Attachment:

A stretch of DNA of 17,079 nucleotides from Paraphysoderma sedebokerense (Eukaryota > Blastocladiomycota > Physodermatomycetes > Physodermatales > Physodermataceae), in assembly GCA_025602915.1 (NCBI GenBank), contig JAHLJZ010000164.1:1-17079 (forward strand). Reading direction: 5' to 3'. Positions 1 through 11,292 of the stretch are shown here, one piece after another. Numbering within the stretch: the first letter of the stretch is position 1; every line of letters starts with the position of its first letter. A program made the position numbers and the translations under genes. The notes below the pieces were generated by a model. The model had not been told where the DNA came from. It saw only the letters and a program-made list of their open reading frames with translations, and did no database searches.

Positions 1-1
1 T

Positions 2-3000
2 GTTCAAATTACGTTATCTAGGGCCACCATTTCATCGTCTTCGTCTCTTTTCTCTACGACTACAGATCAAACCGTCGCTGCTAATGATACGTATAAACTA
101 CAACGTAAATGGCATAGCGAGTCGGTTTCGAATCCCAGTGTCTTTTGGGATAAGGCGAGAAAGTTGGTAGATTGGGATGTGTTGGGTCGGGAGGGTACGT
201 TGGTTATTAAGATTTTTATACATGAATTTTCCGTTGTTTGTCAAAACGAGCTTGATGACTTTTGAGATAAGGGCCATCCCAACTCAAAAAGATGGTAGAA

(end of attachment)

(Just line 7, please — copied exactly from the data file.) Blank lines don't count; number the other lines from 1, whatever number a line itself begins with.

201 TGGTTATTAAGATTTTTATACATGAATTTTCCGTTGTTTGTCAAAACGAGCTTGATGACTTTTGAGATAAGGGCCATCCCAACTCAAAAAGATGGTAGAA